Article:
Trump’s ‘terrible week’: how the ex-president’s legal woes piled up

Even for an extraordinarily litigious character, one well acquainted with lawsuits and courtrooms, this was a momentous legal week for Donald Trump.

In recent days, the former US president’s defenses appeared to crumble in a high-stakes fight with the Department of Justice over his alleged mishandling of classified documents at his Mar-a-Lago estate. Meanwhile on Wednesday, the New York attorney-general who has been diligently pursuing him for years at last released the fruits of a nearly three-year-long investigation.

The 222-page civil suit filed by Letitia James claimed to be a conclusive debunking of the myth of business acumen that is central to the Trump brand. If she prevails in court, the Trumps’ family business may be in ruins.

“She’s basically trying to give his business the death penalty,” said Michael Bachner, a former prosecutor who is now a New York defense lawyer.

The US appeals court decision on Wednesday to allow the DoJ to continue its investigation into classified documents seized by the FBI from the former president’s Florida estate means Trump again faces the specter of a probe into possible crimes under the Espionage Act.

David Alan Sklansky, professor at Stanford Law School, said of the former president: “He had a terrible week.”

The latest moves have piled pressure on Trump at a time when he was already facing legal challenges on multiple fronts — from a congressional committee scrutinizing his role in the January 6 2021 riots, to a grand jury in Georgia probing potential electoral wrongdoing following the 2020 vote .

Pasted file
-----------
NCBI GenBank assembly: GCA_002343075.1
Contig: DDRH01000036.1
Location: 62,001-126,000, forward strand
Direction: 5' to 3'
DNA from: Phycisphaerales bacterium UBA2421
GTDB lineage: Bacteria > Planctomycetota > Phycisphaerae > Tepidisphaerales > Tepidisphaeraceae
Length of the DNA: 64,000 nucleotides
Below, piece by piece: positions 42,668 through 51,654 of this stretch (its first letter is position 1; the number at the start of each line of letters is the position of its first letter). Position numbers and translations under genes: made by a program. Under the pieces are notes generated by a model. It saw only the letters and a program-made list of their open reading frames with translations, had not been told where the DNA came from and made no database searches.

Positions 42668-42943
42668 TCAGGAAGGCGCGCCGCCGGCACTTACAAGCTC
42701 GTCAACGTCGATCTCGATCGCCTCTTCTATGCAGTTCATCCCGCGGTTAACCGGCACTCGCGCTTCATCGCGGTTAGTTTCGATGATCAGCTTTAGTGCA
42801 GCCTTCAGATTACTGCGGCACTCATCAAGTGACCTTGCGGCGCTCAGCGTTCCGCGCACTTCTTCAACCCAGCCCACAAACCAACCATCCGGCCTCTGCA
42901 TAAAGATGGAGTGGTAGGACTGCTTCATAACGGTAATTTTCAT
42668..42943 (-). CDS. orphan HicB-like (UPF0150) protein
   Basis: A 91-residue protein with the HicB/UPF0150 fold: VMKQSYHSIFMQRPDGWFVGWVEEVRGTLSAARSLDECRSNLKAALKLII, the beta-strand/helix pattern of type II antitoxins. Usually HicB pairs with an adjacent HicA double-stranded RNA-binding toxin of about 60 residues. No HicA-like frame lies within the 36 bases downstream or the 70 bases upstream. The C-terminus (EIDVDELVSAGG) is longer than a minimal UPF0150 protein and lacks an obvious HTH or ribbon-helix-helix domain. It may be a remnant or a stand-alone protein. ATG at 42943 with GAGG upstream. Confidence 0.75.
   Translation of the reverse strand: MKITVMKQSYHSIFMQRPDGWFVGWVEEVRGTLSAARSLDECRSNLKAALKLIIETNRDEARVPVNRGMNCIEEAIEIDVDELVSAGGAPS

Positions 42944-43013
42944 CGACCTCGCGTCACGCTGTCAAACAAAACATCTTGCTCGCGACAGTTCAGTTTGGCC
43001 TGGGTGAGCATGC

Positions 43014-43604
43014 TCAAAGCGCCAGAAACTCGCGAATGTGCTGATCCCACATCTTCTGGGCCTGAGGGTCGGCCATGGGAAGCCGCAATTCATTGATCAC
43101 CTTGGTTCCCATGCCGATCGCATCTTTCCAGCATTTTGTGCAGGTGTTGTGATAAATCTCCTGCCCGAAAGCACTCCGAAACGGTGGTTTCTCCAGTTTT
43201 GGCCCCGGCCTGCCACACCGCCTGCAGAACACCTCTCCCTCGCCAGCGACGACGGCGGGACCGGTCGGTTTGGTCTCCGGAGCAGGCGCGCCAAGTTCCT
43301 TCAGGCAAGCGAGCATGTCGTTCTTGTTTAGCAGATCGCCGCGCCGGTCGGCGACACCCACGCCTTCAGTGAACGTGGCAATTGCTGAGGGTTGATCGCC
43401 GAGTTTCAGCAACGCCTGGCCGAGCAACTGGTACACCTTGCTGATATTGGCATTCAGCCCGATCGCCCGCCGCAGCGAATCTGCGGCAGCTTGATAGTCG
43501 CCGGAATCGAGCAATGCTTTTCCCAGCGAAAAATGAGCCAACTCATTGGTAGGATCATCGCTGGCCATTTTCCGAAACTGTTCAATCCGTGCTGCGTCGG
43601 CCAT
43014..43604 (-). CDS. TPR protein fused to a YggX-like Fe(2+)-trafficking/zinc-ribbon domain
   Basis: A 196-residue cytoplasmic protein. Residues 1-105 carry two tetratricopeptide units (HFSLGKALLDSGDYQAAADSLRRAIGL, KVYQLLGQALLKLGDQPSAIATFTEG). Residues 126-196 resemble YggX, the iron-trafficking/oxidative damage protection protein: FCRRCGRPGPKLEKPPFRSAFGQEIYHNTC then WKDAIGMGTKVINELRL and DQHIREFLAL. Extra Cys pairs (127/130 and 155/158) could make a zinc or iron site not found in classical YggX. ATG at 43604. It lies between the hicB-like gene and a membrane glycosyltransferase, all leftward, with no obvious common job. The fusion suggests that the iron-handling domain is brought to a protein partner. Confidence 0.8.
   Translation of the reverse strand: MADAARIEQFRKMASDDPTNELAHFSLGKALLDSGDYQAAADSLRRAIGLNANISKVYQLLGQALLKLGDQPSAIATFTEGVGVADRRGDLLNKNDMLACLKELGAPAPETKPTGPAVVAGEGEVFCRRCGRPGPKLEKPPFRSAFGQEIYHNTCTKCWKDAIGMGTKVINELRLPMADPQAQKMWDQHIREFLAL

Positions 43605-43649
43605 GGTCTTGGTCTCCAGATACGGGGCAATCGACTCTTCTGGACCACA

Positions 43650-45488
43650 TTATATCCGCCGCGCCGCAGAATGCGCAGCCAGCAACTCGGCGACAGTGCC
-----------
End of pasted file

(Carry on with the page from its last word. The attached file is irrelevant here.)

They also threaten to jeopardize his momentum with the Republican base in the lead-up to November’s midterm elections.

The escalation in Trump’s legal woes represents a sharp turnround in his fortunes. Just a few weeks ago, the DoJ faced defeat in the documents probe when a Trump-appointed judge granted his request to appoint a “special master” to review the seized files, which would have delayed the investigation.

However, on Wednesday a panel of three judges at the appeals court for the 11th circuit — two of them appointed by Trump — wrote the US would “suffer irreparable harm” if the DoJ were unable to access the files, 103 of which were marked as classified.

The legal setbacks “make it difficult to see how he’s going to proceed going forward”, said Carl Tobias, a University of Richmond law professor.

In his battle with the DoJ, the former president may challenge the latest ruling with the court’s full set of judges. But Tobias argued Wednesday’s order and the speed at which it was handed down suggest it is unlikely to be overturned. “I think they’re going to defer to those three judges who have already been involved in it,” he said.

According to Sklansky, the ruling and the special master’s approach showed “Trump is going to be treated like an ordinary litigant”. “He’s not going to be given special leeway to delay the investigation just because he used to be president and he has a lot of political supporters,” he said.